In the anthology Voices on Unity: Coming Together, Falling Apart, editor Cat Pleska compiles the voices of 35 West Virginian authors to speak in poetry and prose on the topics of unity and separation. Though few stories in the collection are political in nature, the anthology itself is in many ways a response to a divided America.

Published in 2017, Pleska notes in the foreword that the anthology is meant to be a unifier, even a sort of “medicine” in a time of political division and civil unrest. Pleska quotes anthology editors Nick Laird and Don Paterson about what producing an anthology during times of trouble can evoke: “Open an anthology and you’re … leaping from body to body, from mind to mind, letting other people speak through you … The anthology can be viewed as a progressive undertaking, an act of unity and of empathy.”

Pleska does an admirable job of collecting a diverse set of voices that allows the reader to “leap from mind to mind.” West Virginians are often portrayed and viewed as a homogenous group, but Voices on Unity challenges this preconceived notion by bringing together a wide spectrum of perspectives. In multiple stories, the reader sees that unity is in fact often accomplished through diversity. Authors from diverse races, religions, backgrounds and sexual orientations are brought together in this anthology, making the stories therein that much richer.

Despite the diversity of the authors, the anthology does contain several common themes. One such theme in the anthology is marriage, and several stories include people coming together in matrimony without sacrificing or compromising their own identity. Others rally around a common cause while retaining their own identities and beliefs; for Cat Pleska, Kayla Queen and Mary Barbara Moore, it is the women’s march. These stories provide an important reminder that “unified” does not have to mean “identical.”

Family is another common topic discussed in stories and poems throughout the anthology. One poignant example is Kelly McWilliams’ short story “Ancestry: The Mixed-Race Third-Grade Blues.” McWilliams recounts a third-grade assignment to research one’s ancestry, which turns out to be a near impossible task for an African-American child. The descendant of slaves, McWilliams’ heritage has been lost to time and turmoil. She notes that “my third-grade teacher wanted to make a map of diversity, but it’s really unity that we seek when we ask … where we came from.”  McWilliams’ question is never answered, and she comes to the conclusion that such ancestry is too painful to dwell on. Nevertheless, she finds unity in the African-American experience, from Black people who have “created culture from bits and scraps and wishes and dreams.”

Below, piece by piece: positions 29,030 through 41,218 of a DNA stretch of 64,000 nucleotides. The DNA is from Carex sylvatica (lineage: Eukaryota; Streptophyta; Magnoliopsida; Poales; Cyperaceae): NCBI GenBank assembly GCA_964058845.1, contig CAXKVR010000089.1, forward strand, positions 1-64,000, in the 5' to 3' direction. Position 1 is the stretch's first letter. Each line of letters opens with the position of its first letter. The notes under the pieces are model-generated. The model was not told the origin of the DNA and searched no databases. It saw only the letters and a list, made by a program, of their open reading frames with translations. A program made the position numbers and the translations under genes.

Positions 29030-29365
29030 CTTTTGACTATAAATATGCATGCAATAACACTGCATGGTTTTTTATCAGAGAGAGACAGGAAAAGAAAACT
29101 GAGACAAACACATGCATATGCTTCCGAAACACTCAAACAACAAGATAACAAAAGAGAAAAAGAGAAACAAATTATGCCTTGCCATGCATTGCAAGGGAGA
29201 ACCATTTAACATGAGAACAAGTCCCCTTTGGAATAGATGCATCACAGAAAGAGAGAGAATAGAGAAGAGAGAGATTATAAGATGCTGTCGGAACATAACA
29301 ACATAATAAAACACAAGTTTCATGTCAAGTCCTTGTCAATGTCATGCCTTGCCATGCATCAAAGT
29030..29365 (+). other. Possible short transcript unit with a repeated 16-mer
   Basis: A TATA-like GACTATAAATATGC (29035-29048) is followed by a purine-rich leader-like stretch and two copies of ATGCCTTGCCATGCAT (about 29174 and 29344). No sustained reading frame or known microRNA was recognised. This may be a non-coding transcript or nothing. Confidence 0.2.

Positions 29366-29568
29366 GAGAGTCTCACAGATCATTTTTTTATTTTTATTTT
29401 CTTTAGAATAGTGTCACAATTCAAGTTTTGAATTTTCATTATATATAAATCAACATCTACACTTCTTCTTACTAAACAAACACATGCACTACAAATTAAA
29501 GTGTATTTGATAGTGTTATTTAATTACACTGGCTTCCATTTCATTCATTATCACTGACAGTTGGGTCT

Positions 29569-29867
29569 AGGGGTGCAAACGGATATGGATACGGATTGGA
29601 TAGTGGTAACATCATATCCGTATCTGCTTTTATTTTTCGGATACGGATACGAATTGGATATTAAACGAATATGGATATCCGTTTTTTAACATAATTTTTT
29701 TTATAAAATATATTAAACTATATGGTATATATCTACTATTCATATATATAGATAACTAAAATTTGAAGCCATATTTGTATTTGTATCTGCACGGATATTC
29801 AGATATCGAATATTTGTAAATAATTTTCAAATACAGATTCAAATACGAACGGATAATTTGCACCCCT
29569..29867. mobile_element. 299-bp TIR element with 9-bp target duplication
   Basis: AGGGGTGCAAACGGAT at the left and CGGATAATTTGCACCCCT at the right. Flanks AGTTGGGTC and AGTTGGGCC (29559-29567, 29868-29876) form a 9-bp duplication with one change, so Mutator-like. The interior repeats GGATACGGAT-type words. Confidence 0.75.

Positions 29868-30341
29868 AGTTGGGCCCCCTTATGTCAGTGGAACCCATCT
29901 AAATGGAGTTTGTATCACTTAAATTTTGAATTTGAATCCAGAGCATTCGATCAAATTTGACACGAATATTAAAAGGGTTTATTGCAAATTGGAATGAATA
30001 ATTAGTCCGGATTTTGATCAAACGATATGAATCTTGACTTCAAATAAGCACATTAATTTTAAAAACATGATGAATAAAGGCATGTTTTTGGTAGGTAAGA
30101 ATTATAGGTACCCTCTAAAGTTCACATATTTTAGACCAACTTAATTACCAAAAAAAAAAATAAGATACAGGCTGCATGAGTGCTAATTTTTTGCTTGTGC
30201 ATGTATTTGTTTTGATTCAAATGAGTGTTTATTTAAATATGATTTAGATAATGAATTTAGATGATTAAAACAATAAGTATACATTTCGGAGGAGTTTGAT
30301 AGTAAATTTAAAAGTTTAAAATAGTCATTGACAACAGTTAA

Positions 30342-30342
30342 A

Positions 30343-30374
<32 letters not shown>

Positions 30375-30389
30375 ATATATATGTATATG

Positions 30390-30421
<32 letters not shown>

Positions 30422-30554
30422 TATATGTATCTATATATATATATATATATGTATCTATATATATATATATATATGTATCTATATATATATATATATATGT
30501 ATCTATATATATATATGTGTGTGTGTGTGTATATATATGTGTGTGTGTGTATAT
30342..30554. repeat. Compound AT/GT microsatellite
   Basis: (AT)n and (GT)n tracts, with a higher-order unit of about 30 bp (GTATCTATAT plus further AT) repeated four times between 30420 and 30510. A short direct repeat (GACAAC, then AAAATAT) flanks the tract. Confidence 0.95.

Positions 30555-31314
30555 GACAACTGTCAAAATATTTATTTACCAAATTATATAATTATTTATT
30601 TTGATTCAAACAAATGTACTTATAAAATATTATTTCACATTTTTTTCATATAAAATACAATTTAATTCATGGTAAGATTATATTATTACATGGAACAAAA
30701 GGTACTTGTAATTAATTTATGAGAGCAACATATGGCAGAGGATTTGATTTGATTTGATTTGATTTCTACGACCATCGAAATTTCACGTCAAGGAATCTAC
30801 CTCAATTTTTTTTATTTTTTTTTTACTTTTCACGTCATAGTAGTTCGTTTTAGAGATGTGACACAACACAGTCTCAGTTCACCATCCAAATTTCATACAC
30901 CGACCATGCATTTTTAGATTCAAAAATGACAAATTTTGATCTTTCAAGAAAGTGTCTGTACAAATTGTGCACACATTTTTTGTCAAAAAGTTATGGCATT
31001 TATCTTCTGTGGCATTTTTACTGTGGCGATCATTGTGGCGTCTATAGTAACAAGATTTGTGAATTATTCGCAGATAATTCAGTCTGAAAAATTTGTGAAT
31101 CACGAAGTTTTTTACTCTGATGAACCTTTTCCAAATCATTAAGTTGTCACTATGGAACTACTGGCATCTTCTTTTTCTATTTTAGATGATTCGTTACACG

While most stories in the anthology portray family as a unifier, the division and pain sometimes felt within the family is also explored. In a short story by Kelly Limes-Taylor Henderson, the author recounts how a familial bond, particularly between a mother and daughter, can be simultaneously unifying and dividing. The author recalls gathering oral histories from family members for a novella and, in the process, being reminded of painful childhood memories she had since repressed. After one such revealing interview, she noted that “my heart and my mind were heavy — heavy with the pain that mothers pass down to daughters, and of the daughter’s desperate need for her mother. …” Limes-Taylor Henderson understands that her mother suffers as she herself does, but this understanding cannot erase her own trauma. She and her mother are unified by their pain, but divided because they cannot undo the first heartache that separated them. Limes-Taylor Henderson comes to the conclusion that all she can do is try to forgive and continue writing.

In the foreword, Pleska poses the question whether America can rally around and be unified by a cause unrelated to war. Is it possible, Pleska asks, that we can instead be unified by stories? Or is storytelling and storywork, as one author in the anthology suggests, “tools for survival and resistance?” Whatever the answer, the authors showcased in Voices on Unity find a level of unity and peace through storytelling, and readers will feel that harmony through their reading. The anthology serves as an important reminder that we, as West Virginians and Americans, are more alike than different. The anthology is very much a response to a tumultuous political climate, and it answers with kindness rather than further division.

Voices on Unity is, by its nature as an anthology, something of a mixed bag. While there are certainly many worthwhile stories contained within its pages, not every story or poem will appeal to every reader. Nevertheless, it serves to showcase West Virginian voices in the 21st century and in reaction to a country in turmoil. Whether this appeals to every reader is questionable, but it does seem Pleska achieves her goal of using poetry and prose to promote unity. The level to which she succeeded, however, is up to the individual reader to decide.

Raised in Wellsburg, West Virginia, Anna Cipoletti is a proud alumna of Mount de Chantal Visitation Academy, West Liberty University and Kent State University. She received a Bachelor of Arts in English Literature from West Liberty in 2014 and a Master of Library and Information Science degree from Kent State in 2017. Anna has made a career out of a lifelong love of books and works full-time at Bethany College as a librarian and parttime as a bookseller and book reviewer. She resides in Beech Bottom with her sister and two Siamese cats. A nature enthusiast, Anna often spends her free time visiting one of West Virginia’s many beautiful parks or kayaking along Buffalo Creek.

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